Sarah Trott: [00:14:58] Esther, something you said about feeling like your baby hated you. Do you know Janet Lansbury? She has this book called No Bad Kids. What are the themes that comes through? And it’s relevant. You know, in the book they talk about for all ages really is this idea of not taking things personally, because often what our baby or our toddler or indeed a teenager does is not personal to us.

Sarah Trott: [00:15:24] It’s developmental, has nothing to do with us and everything to do with them. And part of our job as parents is to be calm and consistent and absorb whatever kind of emotion or situation our children are throwing at us, but not to take on the same feelings that they’re having. So if they’re feeling angry or upset, then we can create a calm environment for that to happen and allow those emotions to happen. And we work very hard, I think, as parents to connect with our children’s feelings because a feeling is an expression of self.

Sarah Trott: [00:16:00] So making sure that we help validate, yes, your feelings are okay, it doesn’t mean we have to have those feelings ourselves or rise to it. I think that’s certainly a challenge for a lot of parents and I just found that interesting when it came to mind when you said, Oh my, my baby isn’t doing what I expected, therefore it’s like something about you, you know, And it just it isn’t.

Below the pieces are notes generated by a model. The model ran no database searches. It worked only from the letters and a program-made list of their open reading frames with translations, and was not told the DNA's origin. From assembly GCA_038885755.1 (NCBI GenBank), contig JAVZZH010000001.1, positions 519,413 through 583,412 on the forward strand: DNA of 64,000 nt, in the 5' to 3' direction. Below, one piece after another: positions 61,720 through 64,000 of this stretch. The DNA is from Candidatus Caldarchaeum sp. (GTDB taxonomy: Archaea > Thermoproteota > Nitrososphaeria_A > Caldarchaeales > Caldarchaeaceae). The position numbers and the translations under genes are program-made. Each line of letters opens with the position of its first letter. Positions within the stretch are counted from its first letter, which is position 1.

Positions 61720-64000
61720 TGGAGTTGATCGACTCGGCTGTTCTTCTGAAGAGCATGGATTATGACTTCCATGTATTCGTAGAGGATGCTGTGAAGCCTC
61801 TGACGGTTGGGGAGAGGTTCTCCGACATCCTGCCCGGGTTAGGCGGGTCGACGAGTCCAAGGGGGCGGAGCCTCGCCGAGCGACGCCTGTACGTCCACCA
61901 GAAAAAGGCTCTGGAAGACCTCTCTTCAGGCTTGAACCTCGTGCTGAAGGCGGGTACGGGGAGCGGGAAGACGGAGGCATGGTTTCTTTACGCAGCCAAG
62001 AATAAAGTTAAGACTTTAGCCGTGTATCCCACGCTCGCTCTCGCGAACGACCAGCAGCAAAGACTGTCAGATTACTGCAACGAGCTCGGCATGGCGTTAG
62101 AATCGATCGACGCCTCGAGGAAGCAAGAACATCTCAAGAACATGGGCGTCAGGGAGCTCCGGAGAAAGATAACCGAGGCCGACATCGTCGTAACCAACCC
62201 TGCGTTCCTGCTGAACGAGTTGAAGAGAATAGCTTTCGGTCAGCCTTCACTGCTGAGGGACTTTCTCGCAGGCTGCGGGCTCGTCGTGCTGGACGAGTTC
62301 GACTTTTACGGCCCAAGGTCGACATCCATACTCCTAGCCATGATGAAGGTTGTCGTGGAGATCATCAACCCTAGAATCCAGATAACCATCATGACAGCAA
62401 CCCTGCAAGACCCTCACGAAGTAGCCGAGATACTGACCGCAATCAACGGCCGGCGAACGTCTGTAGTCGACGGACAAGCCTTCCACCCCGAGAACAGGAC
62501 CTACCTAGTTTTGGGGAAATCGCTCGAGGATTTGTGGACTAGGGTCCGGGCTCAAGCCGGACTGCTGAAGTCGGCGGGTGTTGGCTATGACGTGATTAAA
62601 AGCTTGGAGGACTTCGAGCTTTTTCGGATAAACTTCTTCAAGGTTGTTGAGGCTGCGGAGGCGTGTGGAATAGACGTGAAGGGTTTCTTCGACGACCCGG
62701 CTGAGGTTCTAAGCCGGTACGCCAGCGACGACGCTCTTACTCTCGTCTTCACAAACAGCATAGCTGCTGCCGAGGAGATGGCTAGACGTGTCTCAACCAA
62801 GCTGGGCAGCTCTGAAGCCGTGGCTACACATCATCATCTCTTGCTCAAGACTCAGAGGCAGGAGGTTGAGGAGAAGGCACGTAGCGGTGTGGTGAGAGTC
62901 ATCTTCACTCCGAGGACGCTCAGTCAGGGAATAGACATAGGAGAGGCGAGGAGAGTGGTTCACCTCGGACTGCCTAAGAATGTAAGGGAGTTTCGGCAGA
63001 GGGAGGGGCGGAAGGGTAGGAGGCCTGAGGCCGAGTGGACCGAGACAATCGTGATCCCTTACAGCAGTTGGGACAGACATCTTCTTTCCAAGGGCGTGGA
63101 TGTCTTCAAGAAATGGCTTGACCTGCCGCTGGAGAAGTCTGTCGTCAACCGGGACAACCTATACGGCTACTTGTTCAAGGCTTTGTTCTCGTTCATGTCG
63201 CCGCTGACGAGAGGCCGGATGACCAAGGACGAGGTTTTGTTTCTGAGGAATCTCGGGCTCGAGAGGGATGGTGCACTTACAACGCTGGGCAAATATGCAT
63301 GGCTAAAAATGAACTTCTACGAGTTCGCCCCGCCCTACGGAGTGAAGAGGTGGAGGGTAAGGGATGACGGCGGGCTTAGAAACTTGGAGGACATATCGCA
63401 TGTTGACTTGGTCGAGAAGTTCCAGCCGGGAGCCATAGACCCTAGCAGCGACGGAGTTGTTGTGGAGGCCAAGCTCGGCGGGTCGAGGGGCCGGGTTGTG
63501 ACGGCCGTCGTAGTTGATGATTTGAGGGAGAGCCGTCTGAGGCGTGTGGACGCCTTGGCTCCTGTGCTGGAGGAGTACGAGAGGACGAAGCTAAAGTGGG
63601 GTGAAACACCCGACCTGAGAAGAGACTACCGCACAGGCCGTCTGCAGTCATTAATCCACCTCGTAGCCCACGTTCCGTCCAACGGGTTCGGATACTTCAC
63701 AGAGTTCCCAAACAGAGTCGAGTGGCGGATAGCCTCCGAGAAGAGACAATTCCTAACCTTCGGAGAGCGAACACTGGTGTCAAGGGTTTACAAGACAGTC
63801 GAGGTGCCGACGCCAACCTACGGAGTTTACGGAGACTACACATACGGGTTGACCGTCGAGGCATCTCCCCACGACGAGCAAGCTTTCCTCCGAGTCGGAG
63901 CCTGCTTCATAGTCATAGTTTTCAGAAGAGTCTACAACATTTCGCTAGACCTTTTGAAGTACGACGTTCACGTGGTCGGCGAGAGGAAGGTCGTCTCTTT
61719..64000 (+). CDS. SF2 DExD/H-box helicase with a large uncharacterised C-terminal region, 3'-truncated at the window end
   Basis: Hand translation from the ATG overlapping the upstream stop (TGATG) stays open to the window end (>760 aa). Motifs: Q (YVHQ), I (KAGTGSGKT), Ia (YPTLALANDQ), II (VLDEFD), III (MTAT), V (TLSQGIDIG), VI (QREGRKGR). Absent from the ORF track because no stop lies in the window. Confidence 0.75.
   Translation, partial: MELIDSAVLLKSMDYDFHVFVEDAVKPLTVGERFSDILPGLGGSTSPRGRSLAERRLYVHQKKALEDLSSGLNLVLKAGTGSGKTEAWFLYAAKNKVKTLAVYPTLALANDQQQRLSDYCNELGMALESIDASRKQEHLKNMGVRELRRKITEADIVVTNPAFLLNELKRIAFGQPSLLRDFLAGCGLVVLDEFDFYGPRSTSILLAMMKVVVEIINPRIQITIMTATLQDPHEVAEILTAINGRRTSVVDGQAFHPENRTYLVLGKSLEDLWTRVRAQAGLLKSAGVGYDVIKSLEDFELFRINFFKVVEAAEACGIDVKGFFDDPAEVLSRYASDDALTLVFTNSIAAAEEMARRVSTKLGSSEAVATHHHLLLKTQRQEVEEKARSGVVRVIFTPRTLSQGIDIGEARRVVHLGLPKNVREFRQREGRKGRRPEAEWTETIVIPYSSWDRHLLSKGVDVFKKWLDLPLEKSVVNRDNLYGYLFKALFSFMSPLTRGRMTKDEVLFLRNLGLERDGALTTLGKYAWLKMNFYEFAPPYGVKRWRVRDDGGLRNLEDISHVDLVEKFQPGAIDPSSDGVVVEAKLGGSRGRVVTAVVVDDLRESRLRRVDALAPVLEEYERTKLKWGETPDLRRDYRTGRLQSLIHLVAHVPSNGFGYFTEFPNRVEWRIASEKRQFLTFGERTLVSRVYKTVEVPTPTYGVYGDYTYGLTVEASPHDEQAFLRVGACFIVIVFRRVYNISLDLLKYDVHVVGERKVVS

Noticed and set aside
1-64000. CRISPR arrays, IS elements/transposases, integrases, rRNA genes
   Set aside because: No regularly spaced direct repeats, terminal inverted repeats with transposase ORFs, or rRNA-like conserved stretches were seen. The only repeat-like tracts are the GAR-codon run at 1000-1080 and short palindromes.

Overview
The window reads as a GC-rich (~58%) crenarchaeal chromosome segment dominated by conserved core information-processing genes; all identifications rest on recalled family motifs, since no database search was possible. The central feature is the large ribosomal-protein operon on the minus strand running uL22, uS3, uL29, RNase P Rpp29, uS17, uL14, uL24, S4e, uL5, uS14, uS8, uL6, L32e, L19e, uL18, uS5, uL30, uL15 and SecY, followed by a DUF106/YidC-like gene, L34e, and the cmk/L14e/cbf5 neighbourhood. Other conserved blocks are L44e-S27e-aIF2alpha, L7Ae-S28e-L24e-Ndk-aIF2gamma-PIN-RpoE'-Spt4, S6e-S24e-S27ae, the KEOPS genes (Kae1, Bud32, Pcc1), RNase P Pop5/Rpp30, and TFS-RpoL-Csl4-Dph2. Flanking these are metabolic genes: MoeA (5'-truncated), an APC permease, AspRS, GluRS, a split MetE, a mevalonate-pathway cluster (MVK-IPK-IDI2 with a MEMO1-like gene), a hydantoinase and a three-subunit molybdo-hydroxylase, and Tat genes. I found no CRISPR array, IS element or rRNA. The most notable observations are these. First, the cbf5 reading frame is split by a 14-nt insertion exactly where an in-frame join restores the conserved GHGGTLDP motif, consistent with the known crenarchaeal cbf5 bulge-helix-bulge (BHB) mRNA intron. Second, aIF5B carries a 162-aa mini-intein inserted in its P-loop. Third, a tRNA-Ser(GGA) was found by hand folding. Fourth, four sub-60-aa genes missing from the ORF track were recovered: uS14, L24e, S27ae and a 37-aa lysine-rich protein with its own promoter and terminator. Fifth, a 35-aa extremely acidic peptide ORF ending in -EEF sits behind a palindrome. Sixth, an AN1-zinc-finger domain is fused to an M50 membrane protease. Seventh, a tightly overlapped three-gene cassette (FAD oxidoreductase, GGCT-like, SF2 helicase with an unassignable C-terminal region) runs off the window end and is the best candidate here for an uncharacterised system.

Evelyn Miller Freebury: [00:16:24] Well, the feeding thing is primal, though. When they reject your breast, there’s something. I mean, it does take some work.

Esther Gallagher: [00:16:34] Pretty desperate situation, right?

Evelyn Miller Freebury: [00:16:36] To separate internally from this this instinctive response. But I think what you just said, Sarah, is so much a continuum with the experience in the in infancy that the baby is got, is crying, is upset, is inconsolable, whatever it is that you’re feeling it in your deepest heartstrings. And yet you you still have to maintain that you are yourself.